UK government declares identification of a “new variant” of coronavirus

The UK government has released a statement that a “new variant” of the severe acute respiratory syndrome coronavirus 2 (SARS-CoV-2) that could be causing a faster spread of the virus has been identified. This information was released yesterday by Matt Hancock, the UK Health Secretary.

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A “New Variant”

Many variants of the virus have been reported globally, but what makes this particular one important is that the virus is currently spreading fast in the South East of England, and the Health Secretary states that they believe this is due to the new variant. It should be noted that this is an associated link and has not been confirmed as causation.

The new variant has been reported in 60 local authority areas, mostly in Kent, and it is thought to be alike other variants found in other countries in recent months.

Parts of Southern England will be entering stricter lockdown measures as of Wednesday, a measure which has been brought forward due to the dramatic increase in case numbers.

Assessing the Variant

The Health Secretary has said that a UK military research base, Porton Down, is examining the variant, that there is nothing to indicate that it will cause more severe symptoms and that it is “highly unlikely” that the vaccine will not work on it. Whilst the variant has been associated with a dramatic rise in cases in a certain area, there is also not yet anything to say that the virus is spreading from person to person more quickly.

The spike protein of the virus which helps it to infect other cells is reportedly the part that has changed in this new variant. This is the part of the SARS-CoV-2 virus that the vaccines are designed around, and so it is important to monitor this variant.

The genetic information in many viruses can change very rapidly and sometimes these changes can benefit the virus - by allowing it to transmit more efficiently or to escape from vaccines or treatments - but many changes have no effect at all."

Professor Jonathan Ball, Professor of Molecular Virology at Nottingham University, to the BBC

The next step is to characterize the new variant and understand its origins. Whilst it has been made clear that people should not panic – evolution is a natural part of viruses and has been happening all along with the SARS-CoV-2 virus – it is still important to take the variant seriously.

With any variant that arises, researchers need to work out whether the virus’ behavior has changed, as this is where a problem could lie and where things like vaccines and transmission can be affected.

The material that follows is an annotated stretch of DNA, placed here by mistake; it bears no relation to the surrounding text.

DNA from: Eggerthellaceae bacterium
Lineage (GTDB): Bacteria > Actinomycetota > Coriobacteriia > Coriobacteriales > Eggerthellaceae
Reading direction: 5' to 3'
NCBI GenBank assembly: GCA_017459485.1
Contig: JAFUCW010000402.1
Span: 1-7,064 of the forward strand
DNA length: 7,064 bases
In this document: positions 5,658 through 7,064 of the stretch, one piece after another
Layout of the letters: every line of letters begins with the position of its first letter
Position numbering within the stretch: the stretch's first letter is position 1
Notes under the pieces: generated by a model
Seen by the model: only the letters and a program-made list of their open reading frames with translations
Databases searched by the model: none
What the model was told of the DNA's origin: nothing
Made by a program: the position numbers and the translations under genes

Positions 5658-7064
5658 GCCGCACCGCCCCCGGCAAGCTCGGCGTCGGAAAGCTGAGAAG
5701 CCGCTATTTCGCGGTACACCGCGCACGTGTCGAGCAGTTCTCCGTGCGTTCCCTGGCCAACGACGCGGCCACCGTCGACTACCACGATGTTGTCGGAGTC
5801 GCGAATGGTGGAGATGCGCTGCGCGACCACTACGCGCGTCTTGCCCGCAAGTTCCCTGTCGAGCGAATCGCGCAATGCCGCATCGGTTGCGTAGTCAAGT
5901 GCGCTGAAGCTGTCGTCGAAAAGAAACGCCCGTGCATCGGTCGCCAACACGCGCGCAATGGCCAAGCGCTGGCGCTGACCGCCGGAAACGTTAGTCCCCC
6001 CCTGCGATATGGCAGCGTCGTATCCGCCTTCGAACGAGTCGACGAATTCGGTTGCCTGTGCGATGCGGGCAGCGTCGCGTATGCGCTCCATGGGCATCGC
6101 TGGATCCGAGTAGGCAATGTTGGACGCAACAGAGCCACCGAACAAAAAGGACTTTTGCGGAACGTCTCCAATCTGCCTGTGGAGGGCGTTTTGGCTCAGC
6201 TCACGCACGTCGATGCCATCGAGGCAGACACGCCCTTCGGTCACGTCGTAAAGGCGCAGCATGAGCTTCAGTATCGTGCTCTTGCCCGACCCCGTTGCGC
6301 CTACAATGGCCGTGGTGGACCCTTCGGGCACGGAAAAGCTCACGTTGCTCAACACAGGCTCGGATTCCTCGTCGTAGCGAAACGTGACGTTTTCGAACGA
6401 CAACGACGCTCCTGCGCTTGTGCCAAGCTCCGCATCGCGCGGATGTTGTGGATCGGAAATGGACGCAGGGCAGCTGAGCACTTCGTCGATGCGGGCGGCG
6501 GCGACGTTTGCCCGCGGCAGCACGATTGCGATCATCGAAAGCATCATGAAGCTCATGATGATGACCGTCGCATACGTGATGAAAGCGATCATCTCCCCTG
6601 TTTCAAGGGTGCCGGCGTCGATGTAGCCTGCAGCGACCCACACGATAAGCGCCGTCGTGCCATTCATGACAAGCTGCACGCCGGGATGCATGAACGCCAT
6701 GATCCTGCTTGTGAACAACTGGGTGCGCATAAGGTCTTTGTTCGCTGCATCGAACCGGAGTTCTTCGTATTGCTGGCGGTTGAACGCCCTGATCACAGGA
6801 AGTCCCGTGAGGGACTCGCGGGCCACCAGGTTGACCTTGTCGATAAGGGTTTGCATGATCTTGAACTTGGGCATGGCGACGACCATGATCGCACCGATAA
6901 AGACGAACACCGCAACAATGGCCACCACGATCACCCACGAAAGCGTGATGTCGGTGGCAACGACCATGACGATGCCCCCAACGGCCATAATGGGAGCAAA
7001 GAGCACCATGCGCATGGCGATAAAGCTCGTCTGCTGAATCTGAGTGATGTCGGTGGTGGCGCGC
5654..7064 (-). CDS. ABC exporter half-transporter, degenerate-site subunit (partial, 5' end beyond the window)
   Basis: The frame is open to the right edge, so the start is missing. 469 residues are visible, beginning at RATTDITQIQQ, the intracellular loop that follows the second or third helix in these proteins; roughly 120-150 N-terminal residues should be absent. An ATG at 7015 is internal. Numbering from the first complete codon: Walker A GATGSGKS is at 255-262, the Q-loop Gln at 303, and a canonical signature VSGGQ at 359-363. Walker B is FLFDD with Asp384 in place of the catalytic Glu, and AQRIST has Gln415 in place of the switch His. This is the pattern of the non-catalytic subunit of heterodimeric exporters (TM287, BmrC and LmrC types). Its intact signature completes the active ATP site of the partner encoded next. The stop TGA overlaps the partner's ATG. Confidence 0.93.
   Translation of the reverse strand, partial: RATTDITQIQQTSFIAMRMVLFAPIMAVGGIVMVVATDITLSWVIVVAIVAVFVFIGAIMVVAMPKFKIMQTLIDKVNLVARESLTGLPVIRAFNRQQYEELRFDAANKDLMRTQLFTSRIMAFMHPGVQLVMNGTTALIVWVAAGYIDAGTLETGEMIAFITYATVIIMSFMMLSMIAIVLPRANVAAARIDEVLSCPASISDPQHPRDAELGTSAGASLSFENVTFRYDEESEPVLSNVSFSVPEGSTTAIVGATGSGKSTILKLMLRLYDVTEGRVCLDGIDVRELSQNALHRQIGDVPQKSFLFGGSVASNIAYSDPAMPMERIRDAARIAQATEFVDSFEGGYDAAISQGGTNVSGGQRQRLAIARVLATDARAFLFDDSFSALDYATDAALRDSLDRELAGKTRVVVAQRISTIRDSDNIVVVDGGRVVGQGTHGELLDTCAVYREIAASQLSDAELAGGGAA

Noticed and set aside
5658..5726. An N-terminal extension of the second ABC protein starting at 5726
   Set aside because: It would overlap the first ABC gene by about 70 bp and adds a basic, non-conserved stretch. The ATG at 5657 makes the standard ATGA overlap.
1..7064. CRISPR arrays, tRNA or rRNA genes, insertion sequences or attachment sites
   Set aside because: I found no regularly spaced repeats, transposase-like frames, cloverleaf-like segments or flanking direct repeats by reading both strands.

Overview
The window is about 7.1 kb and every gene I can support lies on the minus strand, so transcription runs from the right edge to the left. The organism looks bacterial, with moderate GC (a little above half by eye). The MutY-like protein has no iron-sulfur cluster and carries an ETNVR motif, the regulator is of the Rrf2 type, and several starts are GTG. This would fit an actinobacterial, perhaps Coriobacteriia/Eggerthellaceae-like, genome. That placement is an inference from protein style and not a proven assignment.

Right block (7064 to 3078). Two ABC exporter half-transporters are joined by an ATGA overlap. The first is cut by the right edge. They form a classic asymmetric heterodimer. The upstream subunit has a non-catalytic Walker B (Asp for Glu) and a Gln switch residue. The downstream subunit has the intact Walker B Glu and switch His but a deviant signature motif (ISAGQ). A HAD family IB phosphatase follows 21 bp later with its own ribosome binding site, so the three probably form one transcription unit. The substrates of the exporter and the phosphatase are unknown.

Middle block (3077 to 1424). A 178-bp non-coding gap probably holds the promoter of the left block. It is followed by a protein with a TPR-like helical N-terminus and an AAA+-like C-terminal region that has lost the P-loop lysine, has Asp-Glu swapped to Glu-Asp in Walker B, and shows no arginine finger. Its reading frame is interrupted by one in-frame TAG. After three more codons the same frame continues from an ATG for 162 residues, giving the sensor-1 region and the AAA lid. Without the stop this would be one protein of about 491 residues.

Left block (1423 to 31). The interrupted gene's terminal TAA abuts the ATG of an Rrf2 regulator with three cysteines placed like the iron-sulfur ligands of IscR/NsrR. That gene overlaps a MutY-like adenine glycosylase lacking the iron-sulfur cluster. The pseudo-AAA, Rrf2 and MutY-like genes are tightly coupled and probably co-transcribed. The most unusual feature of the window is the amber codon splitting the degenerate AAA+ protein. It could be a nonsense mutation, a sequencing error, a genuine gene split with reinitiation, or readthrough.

It is important that we study any genetic changes as they occur, to work out if they are affecting how the virus behaves, and until we have done that important work it is premature to make any claims about the potential impacts of virus mutation."

Professor Jonathan Ball, Professor of Molecular Virology at Nottingham University, to the BBC

What Mutations Have There Been So Far?

So far, seven major strains of COVID-19 have been confirmed and it is thought that mutations occur every week or so within these – mostly with no effect. It is important to remember that mutations happen in viruses all the time and can even have weakening effects.

Some of the early strains (including the L strain, the original one discovered in Wuhan, China) have almost disappeared, and variations of the G strain which affected a lot of Europe and North America are now dominant.

In recent months, a strain was detected in mink farms and resulted in a mass cull of mink in Denmark. The panic here was that the mutation was thought to affect the spike protein and authorities feared this would affect the effectiveness of the vaccine which targets this protein.

Will New Variants Affect Vaccine Effectiveness?

As of yet, there have been no variants confirmed to affect the effectiveness of the vaccines. More information will come out about this new UK variant soon, but it is not expected to affect the vaccines.

What remains constant is that the best method for controlling the virus is to reduce the spread. This will reduce its mutations and therefore reduce the chances of a mutation that defies the odds and affects vaccine effectiveness.

Source:
Sophia Coveney

Written by

Sophia Coveney

Sophia is a research conservationist and freelance editor based in the UK. She graduated from Durham University, UK, in 2019 with a B.Sc. in Biology and Psychology.

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